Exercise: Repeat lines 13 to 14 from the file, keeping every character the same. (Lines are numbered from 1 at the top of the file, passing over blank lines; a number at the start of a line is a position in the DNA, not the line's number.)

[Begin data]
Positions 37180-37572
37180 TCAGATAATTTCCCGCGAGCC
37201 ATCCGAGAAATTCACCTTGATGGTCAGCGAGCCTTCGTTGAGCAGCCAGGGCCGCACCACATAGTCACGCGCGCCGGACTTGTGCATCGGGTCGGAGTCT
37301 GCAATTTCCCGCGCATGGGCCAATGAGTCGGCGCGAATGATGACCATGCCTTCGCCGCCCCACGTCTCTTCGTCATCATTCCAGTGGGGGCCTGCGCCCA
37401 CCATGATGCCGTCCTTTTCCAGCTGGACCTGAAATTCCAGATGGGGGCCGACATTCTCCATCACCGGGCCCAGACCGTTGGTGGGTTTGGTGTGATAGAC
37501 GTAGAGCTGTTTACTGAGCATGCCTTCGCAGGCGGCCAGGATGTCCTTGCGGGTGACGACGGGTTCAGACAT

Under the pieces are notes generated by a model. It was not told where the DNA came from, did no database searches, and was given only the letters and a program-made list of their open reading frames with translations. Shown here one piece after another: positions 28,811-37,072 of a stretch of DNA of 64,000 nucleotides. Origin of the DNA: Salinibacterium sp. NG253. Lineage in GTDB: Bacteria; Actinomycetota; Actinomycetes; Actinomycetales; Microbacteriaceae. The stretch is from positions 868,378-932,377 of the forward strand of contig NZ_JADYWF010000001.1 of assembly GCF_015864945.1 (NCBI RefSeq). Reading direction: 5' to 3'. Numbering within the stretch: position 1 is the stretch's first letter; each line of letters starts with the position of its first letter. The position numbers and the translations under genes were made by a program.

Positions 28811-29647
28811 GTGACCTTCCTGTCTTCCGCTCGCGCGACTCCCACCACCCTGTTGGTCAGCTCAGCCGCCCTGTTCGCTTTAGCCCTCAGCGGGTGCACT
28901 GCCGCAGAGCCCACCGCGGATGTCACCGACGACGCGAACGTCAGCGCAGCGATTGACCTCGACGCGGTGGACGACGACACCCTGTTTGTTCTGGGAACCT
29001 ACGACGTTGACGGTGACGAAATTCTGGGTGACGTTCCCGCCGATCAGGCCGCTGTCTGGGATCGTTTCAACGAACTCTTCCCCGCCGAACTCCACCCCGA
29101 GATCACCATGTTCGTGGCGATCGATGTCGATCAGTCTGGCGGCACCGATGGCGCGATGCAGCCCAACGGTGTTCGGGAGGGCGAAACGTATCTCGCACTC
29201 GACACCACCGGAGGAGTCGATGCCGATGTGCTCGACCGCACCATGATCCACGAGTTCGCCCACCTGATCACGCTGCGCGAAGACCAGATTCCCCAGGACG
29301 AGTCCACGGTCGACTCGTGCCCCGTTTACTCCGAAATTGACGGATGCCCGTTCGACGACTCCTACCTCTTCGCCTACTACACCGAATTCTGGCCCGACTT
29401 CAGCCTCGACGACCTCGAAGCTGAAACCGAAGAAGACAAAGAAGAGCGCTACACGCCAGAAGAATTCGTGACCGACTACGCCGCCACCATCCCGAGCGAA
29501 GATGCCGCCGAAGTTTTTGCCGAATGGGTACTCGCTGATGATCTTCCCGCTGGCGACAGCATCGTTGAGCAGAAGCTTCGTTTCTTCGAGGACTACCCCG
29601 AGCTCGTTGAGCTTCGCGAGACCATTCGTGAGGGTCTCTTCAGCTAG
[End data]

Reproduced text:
29201 GACACCACCGGAGGAGTCGATGCCGATGTGCTCGACCGCACCATGATCCACGAGTTCGCCCACCTGATCACGCTGCGCGAAGACCAGATTCCCCAGGACG
29301 AGTCCACGGTCGACTCGTGCCCCGTTTACTCCGAAATTGACGGATGCCCGTTCGACGACTCCTACCTCTTCGCCTACTACACCGAATTCTGGCCCGACTT